What is a Baptist?
One of my favorite quotes, which I believe is attributed to Rush Limbaugh, is this: "Words have meaning". We could similarly say: "Names have meaning". Though many today dodge monikers and terms of any kind, the fact is that if you fit the definition of the term then that term may be applied to you. It's really not that difficult to understand.
Even worse in my opinion is that we have people who want terms applied to them when the terms do not apply. We have many churches, church members, and church leaders who want to be called Baptist when they are not Baptist. We have many churches that were Baptist who are no longer Baptist but still have it out on their sign. This is dangerous and deceptive.
With this strange atmosphere all around us, let's look at what the term "Baptist" means and who can be properly called a "Baptist"...
I. The Meaning of "Baptist"
The term "Baptist" could be simply defined as "one who baptizes". It is used in the Bible to describe John "the Baptist". He was so called because of his practice of baptizing converts who had accepted his message of repentance.
The Baptists have be so named because of their emphasis on believer's baptism, that is that a person is to be baptized upon their testimony of salvation. "Baptist" is also most likely a shortened form of "Anabaptist", which means "re-baptizer". Both terms show the emphasis on believer's baptism. When a person comes to join a Baptist congregation, they were required to be (1) saved, and (2) baptized by a church of like faith. If a person came to a Baptist church who had been "baptized" as an infant, Baptist required them to be re-baptized according to Baptist beliefs.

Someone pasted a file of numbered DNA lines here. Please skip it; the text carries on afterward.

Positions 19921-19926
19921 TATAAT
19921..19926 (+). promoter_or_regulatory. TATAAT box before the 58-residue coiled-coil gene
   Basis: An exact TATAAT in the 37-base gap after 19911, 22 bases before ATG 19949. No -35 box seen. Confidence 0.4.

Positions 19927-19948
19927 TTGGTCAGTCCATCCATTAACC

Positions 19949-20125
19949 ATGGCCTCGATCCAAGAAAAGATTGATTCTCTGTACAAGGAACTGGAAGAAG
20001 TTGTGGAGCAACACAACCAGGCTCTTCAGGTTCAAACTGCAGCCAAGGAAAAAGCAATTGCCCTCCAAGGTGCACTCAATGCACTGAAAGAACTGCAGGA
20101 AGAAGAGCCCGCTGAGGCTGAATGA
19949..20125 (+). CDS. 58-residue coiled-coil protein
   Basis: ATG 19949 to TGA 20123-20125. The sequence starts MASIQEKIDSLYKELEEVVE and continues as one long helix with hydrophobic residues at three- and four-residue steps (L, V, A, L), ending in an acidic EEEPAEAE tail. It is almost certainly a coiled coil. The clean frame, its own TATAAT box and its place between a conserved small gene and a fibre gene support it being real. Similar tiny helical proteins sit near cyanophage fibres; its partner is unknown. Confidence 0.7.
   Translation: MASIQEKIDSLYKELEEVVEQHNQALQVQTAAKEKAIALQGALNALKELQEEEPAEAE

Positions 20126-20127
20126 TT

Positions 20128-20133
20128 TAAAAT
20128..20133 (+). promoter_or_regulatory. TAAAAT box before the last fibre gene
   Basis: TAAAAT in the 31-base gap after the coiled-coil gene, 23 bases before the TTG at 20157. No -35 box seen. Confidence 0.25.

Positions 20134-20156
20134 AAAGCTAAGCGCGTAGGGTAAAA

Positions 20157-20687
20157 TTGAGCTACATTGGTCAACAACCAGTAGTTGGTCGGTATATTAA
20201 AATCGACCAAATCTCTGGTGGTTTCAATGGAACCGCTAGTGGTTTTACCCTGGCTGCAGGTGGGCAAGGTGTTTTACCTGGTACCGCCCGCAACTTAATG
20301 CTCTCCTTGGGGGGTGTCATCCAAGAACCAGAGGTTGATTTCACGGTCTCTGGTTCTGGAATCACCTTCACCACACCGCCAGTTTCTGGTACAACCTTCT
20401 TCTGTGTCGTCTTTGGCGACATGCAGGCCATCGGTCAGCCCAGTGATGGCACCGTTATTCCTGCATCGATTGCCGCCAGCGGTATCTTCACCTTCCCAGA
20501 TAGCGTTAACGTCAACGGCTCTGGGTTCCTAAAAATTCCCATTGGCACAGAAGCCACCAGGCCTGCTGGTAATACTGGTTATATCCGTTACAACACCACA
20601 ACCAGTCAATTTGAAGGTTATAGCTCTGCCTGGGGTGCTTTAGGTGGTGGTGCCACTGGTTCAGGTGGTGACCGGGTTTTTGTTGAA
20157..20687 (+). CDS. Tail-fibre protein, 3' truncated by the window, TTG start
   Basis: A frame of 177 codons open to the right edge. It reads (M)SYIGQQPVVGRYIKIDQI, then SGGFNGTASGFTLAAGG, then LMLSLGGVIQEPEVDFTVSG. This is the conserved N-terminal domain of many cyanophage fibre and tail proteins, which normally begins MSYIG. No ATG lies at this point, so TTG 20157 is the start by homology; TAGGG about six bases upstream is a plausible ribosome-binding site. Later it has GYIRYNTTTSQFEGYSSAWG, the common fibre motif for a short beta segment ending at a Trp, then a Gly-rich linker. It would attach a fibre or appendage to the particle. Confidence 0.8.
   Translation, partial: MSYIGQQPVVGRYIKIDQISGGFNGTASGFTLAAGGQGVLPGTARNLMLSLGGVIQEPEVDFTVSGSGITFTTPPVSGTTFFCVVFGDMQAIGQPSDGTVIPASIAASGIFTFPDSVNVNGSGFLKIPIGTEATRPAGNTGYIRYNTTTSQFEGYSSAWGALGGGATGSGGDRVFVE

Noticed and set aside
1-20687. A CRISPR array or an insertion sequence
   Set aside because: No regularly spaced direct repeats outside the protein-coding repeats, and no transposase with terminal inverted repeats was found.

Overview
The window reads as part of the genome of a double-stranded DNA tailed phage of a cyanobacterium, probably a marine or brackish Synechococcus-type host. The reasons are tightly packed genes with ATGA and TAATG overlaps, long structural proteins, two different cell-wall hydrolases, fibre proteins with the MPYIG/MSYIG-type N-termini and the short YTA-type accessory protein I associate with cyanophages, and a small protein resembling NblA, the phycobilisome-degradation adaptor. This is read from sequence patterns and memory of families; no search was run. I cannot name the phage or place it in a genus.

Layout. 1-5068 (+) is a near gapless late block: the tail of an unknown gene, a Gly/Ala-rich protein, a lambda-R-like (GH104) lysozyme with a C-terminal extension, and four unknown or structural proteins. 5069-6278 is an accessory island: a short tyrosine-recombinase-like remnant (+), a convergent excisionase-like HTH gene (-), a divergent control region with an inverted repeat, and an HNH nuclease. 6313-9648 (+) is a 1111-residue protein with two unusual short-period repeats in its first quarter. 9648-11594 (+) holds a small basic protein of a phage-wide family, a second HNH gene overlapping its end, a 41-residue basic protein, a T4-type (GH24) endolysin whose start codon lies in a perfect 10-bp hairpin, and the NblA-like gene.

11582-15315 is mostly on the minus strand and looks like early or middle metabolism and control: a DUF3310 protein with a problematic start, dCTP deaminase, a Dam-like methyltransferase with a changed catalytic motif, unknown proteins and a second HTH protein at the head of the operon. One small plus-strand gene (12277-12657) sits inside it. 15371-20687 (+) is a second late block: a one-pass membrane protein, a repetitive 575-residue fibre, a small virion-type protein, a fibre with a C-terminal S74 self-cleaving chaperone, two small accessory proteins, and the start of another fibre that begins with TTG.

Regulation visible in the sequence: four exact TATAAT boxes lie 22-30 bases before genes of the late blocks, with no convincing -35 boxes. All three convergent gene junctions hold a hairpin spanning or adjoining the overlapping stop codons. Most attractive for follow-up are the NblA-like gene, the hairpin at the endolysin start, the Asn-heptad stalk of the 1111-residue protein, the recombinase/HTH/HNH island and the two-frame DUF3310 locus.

This is strictly a brief history and meaning of the term itself. However, not every group that practices believer's baptism is called "Baptist". There is more to being a Baptist than just believer's baptism. This brings us to:
II. Who is a Baptist?
Essentially, the key differences between Baptists and other groups have been defined as these, which are usually called "Baptist Distinctives"*:
1. Bible as Sole Authority for Faith and Practice
2. Autonomy of the Local Church
3. Priesthood of the Believer
4. Two Ordinances in Church - Baptism and the Lord's Supper
5. Individual Soul Liberty
6. Separation of Church and State
7. Two Offices in Church Government - Pastor and Deacon
8. Salvation by Grace Through Faith
Other groups of Christians may hold to one or more of these beliefs, but to be properly called a Baptist one most hold all of these beliefs. There are also various other beliefs that separate various types and groups of Baptists. We shall leave that for another time.
* This list varies somewhat between various people, but is essentially the same with some minor changes to wording. I wish I could credit whoever alliterated the list, but I have been unable to find the name of the person who did so even though this list with slight variations is found all over the internet.